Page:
It said using longer semi-trailers to transport goods between warehouses and depots has saved up to 10.6 million vehicle kilometres.
DfT added the scheme, which involves approximately 1800 trucks, is also expected to save over 3000 tonnes of CO₂ emissions.
“Lorries are the engine of our economy and this pilot scheme is helping hauliers deliver the day-to-day goods we need more efficiently,” said transport minister, John Hayes.
“This is good news for consumers, a boost for motorists as it is helping cut congestion with fewer vehicles on the road, and it is also helping the environment.”
The government said the economic benefits of the project are estimated at £33 million over the next 10 years, with British hauliers saving up to one in nine journeys with trucks that are up to 15 per cent longer than standard 13.60 m vehicles.
Despite the bigger size, the outfits still meet existing manoeuvrability requirements and maximum weight limit of 44 tonnes for six-axle vehicles.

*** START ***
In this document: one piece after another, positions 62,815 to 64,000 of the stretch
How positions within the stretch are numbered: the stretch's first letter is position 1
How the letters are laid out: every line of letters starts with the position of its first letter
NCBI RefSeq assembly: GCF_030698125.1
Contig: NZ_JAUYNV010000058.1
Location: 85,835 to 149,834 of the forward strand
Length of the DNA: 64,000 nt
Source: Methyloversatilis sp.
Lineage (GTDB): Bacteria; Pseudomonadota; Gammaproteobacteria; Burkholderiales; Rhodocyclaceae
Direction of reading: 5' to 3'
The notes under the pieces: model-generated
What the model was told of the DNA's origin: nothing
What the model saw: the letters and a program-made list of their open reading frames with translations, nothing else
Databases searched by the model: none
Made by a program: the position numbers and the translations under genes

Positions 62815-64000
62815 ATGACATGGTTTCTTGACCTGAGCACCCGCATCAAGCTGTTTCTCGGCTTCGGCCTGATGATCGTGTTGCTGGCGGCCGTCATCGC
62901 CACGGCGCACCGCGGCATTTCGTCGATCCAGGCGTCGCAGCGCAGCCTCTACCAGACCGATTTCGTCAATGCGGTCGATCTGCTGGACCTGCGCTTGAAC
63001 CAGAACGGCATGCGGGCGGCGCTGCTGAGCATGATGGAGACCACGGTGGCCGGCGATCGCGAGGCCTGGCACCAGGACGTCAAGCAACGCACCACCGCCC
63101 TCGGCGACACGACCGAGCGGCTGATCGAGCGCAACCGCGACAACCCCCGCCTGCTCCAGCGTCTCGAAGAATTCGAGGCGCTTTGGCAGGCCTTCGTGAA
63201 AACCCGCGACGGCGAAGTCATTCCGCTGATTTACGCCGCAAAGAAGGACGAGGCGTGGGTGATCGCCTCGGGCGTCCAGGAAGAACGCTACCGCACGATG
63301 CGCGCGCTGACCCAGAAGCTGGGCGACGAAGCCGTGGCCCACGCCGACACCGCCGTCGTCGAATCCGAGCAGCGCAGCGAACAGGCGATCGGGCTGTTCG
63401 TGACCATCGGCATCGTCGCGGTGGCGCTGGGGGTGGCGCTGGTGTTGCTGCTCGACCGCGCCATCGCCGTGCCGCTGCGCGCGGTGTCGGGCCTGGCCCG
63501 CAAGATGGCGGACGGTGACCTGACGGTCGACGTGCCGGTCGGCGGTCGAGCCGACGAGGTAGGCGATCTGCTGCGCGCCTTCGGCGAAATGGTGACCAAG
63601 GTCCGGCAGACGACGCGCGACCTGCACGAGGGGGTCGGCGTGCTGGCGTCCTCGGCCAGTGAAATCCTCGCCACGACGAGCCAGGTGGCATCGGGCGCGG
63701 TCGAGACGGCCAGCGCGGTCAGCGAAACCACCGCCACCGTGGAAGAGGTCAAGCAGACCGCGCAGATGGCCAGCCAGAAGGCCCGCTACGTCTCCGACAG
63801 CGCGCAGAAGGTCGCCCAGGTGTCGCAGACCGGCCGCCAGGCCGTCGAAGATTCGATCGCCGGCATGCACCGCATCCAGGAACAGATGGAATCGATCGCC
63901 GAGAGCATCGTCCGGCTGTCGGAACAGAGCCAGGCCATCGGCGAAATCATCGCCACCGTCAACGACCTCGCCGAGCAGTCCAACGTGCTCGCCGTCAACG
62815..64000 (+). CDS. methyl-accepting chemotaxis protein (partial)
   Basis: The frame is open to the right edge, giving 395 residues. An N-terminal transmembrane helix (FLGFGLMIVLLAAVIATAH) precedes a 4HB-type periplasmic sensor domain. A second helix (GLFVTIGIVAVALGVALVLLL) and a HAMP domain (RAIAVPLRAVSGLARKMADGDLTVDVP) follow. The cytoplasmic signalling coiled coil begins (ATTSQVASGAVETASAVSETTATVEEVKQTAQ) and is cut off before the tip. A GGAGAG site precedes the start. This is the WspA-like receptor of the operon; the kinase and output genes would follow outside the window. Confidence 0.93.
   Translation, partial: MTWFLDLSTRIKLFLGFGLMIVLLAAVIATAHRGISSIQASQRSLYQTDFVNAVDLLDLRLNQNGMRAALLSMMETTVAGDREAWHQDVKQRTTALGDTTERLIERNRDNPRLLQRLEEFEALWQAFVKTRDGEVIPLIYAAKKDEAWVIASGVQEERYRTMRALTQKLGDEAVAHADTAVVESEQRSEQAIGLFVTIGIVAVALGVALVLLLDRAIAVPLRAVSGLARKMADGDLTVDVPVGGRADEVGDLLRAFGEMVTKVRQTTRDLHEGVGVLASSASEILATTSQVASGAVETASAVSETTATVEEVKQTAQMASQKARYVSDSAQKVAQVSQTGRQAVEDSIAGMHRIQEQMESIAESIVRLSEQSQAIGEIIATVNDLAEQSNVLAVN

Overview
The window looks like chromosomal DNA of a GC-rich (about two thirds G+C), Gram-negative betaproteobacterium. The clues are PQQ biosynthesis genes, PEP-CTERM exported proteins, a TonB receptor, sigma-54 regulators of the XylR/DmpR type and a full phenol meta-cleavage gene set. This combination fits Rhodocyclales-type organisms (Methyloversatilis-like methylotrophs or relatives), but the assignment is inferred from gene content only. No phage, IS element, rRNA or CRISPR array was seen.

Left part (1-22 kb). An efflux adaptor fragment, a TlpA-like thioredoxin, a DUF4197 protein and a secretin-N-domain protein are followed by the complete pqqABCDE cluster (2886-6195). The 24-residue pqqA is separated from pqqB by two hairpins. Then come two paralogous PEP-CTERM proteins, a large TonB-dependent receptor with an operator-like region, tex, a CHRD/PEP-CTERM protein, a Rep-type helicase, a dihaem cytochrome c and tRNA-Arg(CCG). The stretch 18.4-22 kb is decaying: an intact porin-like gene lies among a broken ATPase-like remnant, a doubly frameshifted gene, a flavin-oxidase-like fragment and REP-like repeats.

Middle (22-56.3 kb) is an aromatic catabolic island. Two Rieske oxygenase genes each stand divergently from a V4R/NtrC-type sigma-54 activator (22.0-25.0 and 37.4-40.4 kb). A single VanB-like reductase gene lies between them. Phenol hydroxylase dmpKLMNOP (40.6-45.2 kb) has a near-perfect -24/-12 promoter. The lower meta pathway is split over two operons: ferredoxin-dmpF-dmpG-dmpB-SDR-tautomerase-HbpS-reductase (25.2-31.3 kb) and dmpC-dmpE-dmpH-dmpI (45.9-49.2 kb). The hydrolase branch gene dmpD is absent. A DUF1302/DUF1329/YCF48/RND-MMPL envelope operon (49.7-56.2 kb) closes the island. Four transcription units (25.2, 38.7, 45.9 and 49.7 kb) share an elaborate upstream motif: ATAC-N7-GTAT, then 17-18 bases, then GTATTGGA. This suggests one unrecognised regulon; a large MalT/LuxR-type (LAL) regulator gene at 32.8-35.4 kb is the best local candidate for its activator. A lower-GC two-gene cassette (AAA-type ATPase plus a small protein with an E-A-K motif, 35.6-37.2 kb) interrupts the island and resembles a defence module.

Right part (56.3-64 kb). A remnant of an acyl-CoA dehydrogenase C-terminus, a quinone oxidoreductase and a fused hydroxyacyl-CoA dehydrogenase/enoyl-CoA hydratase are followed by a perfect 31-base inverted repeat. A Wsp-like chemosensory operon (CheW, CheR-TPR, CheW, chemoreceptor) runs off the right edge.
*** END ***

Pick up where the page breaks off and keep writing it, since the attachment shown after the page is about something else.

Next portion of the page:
The DfT said the new trucks have also proven safer. It said nationally, they have been involved in around 70 per cent fewer collisions and casualties per kilometre compared to the average for standard articulated vehicles.
“Following these positive results, we are consulting trade associations and participants on whether to increase the number of vehicles in the trial,” the DfT said in a statement to the press, adding it was are also seeking views on extending the trial, which was originally launched as part of the government’s 2011 logistics growth review.